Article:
Got a favorite variety you’d like to save or share with friends? Here’s how to take cuttings and turn them into new plants. The process can be used with geranium (shown) and other annuals such as coleus, impatiens, and begonia.
STEP 1: Remove only healthy, nonflowering stems. With a clean, sharp knife, cut a 3–4-inch shoot below the leaf node (the spot where a leaf emerges from a stem). Remove the bottom leaves and buds of the shoot so the plant devotes its energy to forming roots rather than growing leaves or flowers.
STEP 2: Sprinkle rooting hormone powder, such as Miracle-Gro Fast Root (#423111), on a saucer. Dip the cutting in the powder, which will encourage root growth once it is planted.
STEP 3: Fill a small pot with soilless potting mix that has been moistened. Use a pencil to poke a planting hole.
STEP 4: Carefully insert the cutting about 1 inch into the planting hole; avoid knocking off the rooting powder. Gently press the potting mix against the stem.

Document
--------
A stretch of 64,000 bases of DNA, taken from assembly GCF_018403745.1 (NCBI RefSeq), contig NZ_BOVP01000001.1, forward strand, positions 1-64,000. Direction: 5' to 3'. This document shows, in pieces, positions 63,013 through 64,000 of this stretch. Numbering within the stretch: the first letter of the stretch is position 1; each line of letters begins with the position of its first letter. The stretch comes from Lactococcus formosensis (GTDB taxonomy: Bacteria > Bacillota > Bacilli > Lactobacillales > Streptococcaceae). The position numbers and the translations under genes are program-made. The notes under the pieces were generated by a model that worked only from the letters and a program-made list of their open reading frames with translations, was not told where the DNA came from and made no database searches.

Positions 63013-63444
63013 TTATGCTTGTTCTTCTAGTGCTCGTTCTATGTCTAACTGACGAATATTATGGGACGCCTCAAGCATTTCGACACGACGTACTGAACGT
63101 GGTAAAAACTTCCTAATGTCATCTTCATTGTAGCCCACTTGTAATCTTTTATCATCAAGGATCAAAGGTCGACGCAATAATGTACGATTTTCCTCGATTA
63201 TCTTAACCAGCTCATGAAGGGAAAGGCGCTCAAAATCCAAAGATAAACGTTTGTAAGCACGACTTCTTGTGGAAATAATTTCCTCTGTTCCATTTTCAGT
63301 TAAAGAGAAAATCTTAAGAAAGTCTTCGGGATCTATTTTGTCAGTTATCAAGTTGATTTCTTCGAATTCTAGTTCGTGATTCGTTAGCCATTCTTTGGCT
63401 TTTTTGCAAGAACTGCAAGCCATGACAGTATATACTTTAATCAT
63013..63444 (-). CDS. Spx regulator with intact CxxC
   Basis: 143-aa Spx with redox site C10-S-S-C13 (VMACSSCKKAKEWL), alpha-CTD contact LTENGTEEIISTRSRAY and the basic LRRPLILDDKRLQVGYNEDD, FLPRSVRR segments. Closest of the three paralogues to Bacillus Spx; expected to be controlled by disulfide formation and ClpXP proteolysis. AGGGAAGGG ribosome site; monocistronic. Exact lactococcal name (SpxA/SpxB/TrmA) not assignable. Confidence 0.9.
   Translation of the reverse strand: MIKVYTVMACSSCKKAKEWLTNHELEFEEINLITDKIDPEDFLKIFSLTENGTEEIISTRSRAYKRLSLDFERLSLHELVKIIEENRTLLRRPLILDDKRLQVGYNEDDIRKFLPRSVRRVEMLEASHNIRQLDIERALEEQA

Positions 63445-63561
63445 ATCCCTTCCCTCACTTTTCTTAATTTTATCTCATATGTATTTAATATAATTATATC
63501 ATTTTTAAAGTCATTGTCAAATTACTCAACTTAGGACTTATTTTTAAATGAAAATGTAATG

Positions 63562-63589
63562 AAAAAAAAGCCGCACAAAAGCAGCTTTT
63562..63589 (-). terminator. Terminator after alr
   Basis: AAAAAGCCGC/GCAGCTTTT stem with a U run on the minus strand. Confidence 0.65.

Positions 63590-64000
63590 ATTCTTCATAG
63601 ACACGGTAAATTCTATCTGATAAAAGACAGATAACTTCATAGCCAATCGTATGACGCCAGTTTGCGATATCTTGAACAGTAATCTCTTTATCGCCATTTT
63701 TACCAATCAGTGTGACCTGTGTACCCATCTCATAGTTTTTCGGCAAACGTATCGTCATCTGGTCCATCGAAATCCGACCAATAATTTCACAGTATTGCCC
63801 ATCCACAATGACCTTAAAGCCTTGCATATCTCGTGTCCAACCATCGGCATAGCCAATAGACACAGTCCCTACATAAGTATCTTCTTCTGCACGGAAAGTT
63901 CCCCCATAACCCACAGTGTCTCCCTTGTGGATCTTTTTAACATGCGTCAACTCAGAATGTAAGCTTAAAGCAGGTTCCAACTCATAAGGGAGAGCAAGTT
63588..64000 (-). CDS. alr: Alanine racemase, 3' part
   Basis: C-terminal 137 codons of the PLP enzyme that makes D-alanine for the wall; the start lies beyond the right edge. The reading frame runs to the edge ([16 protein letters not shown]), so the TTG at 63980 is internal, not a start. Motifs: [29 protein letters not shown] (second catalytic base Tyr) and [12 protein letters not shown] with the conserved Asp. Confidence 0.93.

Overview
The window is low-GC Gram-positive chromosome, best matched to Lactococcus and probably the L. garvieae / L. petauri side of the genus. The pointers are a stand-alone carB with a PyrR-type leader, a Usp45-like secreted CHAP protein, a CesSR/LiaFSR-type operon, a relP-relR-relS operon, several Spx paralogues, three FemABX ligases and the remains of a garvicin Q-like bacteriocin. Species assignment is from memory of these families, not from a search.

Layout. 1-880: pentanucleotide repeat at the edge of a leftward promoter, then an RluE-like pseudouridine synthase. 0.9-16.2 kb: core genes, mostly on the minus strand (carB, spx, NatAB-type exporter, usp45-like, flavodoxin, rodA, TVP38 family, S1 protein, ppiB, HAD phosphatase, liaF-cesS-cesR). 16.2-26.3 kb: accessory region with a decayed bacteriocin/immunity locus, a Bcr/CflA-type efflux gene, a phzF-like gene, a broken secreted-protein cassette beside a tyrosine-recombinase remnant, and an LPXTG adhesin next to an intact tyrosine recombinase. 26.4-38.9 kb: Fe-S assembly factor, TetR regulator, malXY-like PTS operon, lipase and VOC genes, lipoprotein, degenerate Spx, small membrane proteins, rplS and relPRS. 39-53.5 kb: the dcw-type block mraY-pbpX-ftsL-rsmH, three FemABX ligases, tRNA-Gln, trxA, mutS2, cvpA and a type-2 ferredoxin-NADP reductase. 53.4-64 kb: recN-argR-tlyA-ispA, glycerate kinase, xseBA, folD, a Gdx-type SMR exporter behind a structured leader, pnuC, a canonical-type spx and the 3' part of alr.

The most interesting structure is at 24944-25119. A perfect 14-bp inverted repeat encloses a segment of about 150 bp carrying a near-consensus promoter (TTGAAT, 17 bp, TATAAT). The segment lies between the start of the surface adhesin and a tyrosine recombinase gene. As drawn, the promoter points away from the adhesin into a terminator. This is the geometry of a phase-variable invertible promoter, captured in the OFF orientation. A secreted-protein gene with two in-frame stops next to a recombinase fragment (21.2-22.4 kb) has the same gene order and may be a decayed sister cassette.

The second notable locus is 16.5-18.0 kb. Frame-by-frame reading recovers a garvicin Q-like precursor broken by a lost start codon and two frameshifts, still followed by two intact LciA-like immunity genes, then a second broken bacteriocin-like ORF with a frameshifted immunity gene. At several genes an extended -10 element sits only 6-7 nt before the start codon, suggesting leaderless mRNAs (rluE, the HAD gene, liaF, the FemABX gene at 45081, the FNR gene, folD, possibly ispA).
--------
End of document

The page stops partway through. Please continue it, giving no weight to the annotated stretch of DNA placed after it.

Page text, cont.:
STEP 5: Slip a plastic bag over the cutting and container. Fasten with a twist tie to create a mini greenhouse to boost growth. Set the container in bright, indirect light and water as needed to prevent potting mix from drying out.
STEP 6: Check for root development a few weeks after potting the cutting. Remove the bag and gently tip the container on its side, tapping out the soil and root ball. The plant is ready for transplanting when roots have begun to fill out along the inside of the pot.